I am writing this from a small town in Meru called Mikinduri where I have met a group of young people donning T-shirts written ‘Meru Youth Network’. I have also learnt that this network has slightly over 10,000 members drawn from Meru County, who each pay Kshs. 200/- to work together. Meru Youth Network does local civic education on the constitution, as well as financially supports its members with small loans to enable them invest in self-development activities. This includes buying ‘boda bodas’, investing in chickens, etc.
The young man who runs Meru Youth Network is called Mike Mutembei ‘Makarina’. He suffers from a spinal complication that forces him to operate on a wheel chair. However he has decided to do what he can to ensure the young people in his county learn about their county, its politics and what they require to make their personal lives better. To do this he is working from within the three key pillars of Vision 2030; engaging in social, economic and political local issues. He tells me that he has especially realized that even if you develop yourself economically and have good social relationships, if the politics around you is bad it does not matter how well you are living.
When one observes Mike in a public setting it is clear there is that quiet confidence that is found across the Kenyan middle-class; a confidence that says you can be whatever you want to be, whatever the circumstances you find yourself in. He has chosen to use his middle class background and networks to help as many young people as he can. In the process he has become a recognized opinion leader in Meru County.
I have chosen to share Mike’s story because I need to speak to Kenya’s middle class. In urban centres you tell a middle class person from looking at the roof of their house; does he have a satellite dish? They are also most likely servicing a mortgage; operate two cars; run a minimum two-domestic staff household and more often than not go away on holiday every year. In rural areas the middle class person seats in every local group’s committee; participates in every church development project; and most probably has the best-run farm small-scale farm.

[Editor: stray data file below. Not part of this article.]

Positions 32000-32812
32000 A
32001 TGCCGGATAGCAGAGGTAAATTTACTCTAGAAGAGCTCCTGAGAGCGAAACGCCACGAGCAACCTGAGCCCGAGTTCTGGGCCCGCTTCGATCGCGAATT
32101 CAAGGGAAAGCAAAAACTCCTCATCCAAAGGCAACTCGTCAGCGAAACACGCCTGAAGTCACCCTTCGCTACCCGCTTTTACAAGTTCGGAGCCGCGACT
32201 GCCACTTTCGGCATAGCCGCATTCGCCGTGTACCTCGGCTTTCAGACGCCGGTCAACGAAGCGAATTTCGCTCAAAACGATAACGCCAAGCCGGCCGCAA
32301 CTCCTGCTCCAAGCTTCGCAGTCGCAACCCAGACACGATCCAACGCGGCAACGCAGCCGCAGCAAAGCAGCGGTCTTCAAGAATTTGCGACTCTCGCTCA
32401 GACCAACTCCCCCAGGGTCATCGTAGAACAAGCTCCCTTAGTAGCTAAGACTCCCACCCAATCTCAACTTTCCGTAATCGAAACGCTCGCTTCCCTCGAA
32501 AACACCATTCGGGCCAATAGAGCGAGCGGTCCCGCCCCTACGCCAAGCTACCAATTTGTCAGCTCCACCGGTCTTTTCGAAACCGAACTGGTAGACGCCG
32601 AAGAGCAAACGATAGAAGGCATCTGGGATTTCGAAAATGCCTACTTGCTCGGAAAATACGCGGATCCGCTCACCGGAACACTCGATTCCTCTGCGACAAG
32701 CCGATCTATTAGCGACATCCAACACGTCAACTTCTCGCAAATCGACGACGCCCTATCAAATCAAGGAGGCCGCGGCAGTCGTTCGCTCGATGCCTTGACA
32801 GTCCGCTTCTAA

Kenya’s middle class are default opinion leaders, nationally and locally. This is because the masses aspire to live like them. They are also the fulcrum of our economy because they pay the highest and most taxes. They are the backbone of Kenya’s industry, because they are the managers and technical coordinators of unskilled labor in the market place. They also determine our social interactions as they are key players in social functions; from weddings, to funerals.
Kenya’s middle class Kenyan is plugged in economically and socially no doubt. However they keep avoiding one crucial pillar; politics. Those who venture here only do so if there is a local or national crisis, then immediately disengage and watch from the sidelines, until the next crisis.
In fact it can be argued that Kenya’s middle class has perfected the art of sitting on the fence and doing absolutely nothing where politics is concerned. They even discourage those who decide to get involved. (Since I joined the Prime Minister’s presidential campaign secretariat nearly everyone I have met in this group expresses their disappointment in my choosing to take a partisan role as we go towards the next general election, rather than continuing to comment from a neutral position. There is a general feeling that this is not ‘cool’).
In January 2008 a group of pretty well off and established middle class young professionals came together under an informal network, to see what they could do to save their country that threatened to go up in smoke. In a relatively short time they had used their social networks to present arguments to both sides of the feuding political wings on how the stale-mate Kenya found itself in would be resolved. They ended up playing a crucial though so far unrecognized role, in ensuring both sides of the political divide were able to navigate through the coalition government discussions and thereafter. Imagine how much a group like this would achieve if they started working before Kenya finds itself in a crisis?
Every time a religious institution has a project they turn to the middle class amongst themselves and task them with the responsibility of getting such a project completed. The middle class then goes out & mobilizes the masses, as well as brings the required elite on board, around this project. It nearly always gets done.
Kenya has a project; the need for a united nation post March 2013. To achieve this we need a ‘committee’ that will help navigate the coming election in such a way that everyone feels part of the process, and part of the results. This is the kind of project that needs Kenya’s middle class. Can we step up and get involved directly in the politics that will be played as we head there?
The writer is a commentator on Kenyan social and political affairsngunjiri@change-associates.